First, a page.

Taoiseach Micheál Martin has announced new restrictions to try to curb the spread of the Omicron Covid-19 variant as he warned of a "massive rise in infection" ahead.
The Cabinet agreed to implement an 8pm closing time for hospitality and live events, as well as other indoor venues such as cinemas and theatres over the Christmas period.
The National Public Health Emergency Team had recommended a closing time of 5pm.
Under the measures, which come into force from midnight on Sunday, all restaurants and bars excluding takeaways or delivery services, must close at 8pm and there should be no indoor events after this time.
However, there is an exception for weddings, which can take place after 8pm with a capacity limit of 100 guests. Religious service are also exempt, the Taoiseach has said.
For indoor events earlier in the day, attendance should be limited to 50% of venue capacity or 1,000 people, whichever is lower.
Attendance at outdoor events should be limited at 50%, or 5,000 people, whichever is lower.
There are no changes to the number allowed for household visits, which will remain set at four households.
There are also no changes to domestic travel for the Christmas period.
People who are close contacts of a Covid-19 positive case and have not received a booster vaccine are to restrict their movements for ten days.
Close contacts who have received a third dose at least a week previously, are to isolate for five days, as well as take three antigen tests.
Cabinet has agreed that the measures stay in place until 30 January, but this date will be kept under review.
Taoiseach Micheál Martin said this evening that, left unchecked, the new Omicron variant represented "a significant threat" to the health system, and all of society.
Speaking during a national address following the agreement on the measures from Cabinet, Mr Martin said the variant was now "exploding throughout Europe", adding that "it is here, it is in our country… we are going to see a massive rise in infection".
"We are likely to see infections far in excess of anything we've seen to date. It is that serious," he said.
He added: "The challenge we face is how we slow the rise in infection, and how we prevent it from going out of control".
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"None of this is easy, we are all exhausted with Covid. The twists, turns and frustrations take a heavy toll on everyone, but it is the reality.
"We cannot wish it away and there is no silver bullet," he said, adding that living with Covid meant having to make changes, rather than going back to how things were before the pandemic.
The Taoiseach again called on people to get vaccinated and to get their booster dose, however he said vaccinations would not be enough to get through this wave safely, adding there needs to be a strong and immediate reduction in contacts to prevent Omicron overwhelming the country.
"This Christmas, please be safe, and look after each other," he concluded.
Responding to the measures, the Licensed Vintners Association said the 8pm closing time was "no use to anyone".
It said that some in the sector would "rather be officially closed than go with lockdown in camouflage"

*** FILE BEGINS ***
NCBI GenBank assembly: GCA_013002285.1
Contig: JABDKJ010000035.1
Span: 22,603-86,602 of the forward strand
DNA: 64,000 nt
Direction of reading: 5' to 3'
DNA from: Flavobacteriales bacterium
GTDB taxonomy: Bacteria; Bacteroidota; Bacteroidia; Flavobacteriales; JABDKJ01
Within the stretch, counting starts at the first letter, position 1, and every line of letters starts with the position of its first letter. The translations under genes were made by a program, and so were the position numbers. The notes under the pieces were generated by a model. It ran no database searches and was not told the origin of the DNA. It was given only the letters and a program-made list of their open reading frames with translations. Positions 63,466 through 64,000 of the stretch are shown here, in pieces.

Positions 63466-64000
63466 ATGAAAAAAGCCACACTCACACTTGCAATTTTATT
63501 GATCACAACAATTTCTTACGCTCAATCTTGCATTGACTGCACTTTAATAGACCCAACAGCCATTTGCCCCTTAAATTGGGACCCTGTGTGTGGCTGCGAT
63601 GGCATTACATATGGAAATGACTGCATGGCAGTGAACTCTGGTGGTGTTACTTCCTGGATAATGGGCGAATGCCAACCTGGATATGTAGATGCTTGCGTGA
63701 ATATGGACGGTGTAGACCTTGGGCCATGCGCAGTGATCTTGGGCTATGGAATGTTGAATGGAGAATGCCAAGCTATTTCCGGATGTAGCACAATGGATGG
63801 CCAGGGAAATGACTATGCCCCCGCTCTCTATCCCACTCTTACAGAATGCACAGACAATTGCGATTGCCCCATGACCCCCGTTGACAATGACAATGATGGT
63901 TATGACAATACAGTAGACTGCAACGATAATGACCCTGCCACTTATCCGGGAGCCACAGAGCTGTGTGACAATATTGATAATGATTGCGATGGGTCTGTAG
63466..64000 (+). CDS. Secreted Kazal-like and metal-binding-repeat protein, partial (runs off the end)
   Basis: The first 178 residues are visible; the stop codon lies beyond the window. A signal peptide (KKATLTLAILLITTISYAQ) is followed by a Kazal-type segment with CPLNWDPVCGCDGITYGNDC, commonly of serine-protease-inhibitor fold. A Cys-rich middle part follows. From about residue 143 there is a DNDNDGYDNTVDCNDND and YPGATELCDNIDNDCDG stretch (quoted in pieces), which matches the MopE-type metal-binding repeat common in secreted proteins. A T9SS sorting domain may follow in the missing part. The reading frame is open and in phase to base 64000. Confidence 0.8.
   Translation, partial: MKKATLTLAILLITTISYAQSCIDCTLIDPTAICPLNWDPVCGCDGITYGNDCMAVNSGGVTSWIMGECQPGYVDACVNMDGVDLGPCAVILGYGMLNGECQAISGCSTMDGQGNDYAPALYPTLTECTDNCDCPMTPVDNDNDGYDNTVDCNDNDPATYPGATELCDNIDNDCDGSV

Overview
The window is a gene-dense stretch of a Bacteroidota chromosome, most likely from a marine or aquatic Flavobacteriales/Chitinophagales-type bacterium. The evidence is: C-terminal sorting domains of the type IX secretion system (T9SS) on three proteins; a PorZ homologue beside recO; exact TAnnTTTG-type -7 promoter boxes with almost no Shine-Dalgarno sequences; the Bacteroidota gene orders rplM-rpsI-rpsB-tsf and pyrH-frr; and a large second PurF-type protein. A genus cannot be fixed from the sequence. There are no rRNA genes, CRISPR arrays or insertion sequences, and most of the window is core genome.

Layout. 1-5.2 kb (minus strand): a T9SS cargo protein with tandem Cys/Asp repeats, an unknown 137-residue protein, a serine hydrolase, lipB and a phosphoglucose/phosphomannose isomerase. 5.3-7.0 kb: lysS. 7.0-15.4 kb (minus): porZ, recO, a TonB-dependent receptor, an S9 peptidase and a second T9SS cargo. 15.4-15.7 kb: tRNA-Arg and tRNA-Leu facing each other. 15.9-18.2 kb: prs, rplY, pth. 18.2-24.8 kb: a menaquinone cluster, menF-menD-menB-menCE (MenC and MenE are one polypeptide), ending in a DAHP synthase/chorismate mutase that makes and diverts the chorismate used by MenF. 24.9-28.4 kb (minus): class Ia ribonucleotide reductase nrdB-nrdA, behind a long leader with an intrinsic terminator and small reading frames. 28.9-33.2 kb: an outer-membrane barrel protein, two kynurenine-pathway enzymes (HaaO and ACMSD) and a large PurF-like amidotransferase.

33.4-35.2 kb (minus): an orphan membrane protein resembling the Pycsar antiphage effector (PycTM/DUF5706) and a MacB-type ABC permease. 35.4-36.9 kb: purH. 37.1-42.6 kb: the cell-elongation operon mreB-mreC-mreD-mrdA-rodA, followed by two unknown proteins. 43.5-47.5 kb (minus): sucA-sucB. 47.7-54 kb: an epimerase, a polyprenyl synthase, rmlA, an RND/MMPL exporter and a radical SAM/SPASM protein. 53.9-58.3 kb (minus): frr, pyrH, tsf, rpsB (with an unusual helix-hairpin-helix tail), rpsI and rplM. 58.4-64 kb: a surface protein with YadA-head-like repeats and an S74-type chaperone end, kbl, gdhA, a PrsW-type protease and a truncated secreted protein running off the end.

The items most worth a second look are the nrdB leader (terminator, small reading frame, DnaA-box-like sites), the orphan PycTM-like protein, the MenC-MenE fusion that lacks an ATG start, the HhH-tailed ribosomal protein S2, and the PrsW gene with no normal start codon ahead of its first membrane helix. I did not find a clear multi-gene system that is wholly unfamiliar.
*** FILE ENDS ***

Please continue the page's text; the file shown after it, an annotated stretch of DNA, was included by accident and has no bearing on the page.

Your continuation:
The Taoiseach also said it is his intention that schools will reopen in January.
"The advice we have is that schools are not drivers of the virus and the numbers have been improving in more recent times," Mr Martin said.
Tánaiste Leo Varadkar has said that Omicron is coming at a time when we are at our most vulnerable with winter, Christmas and the flu season.
He said that in other countries the Omicron wave is going to come hard and fast and cases will break all records as soon as next week.
That would result in hospitalisations rising again and ICU and critical care will be under real pressure, he said.
Sadly there will be increased deaths and there will be dark days in January again, Mr Varadkar added.
Senior Government sources had earlier expressed surprise at the scale of what had been recommended, as early closures for hospitality were not discussed on Tuesday when NPHET and the three party leaders met.
Several Fianna Fáil and Fine Gael backbenchers have reacted angrily to suggestions of further curbs for hospitality.
Some, including Barry Cowen, had called for a later closure of 9pm or 10pm. Former Fine Gael minister Michael Ring said it would be disastrous for the sector.
A group of Fianna Fáil senators, led by Lisa Chambers, have also said it is a step too far.
Leader of the Seanad and Fine Gael Senator Regina Doherty said she "cannot understand the logic" behind the recommendations.
Government accused of having no plan
Sinn Féin leader Mary Lou McDonald has said that while it is right for the Cabinet to heed public health advice, the Government appears to have no coherent plan to deal with the pandemic.
Speaking on RTÉ's Six One News, she said that this evening many people had just found out they have no work one week before Christmas.
This would result in stress and devastation for tens of thousands of workers across the country, she said.
Ms McDonald said hospital capacity remains the biggest vulnerability in the midst of this pandemic.
She called on the Taoiseach to deliver a plan that would enable people to go to work and go about their business in a way that reasonable people should expect in an open society.
Additional reporting: Mícheál Lehane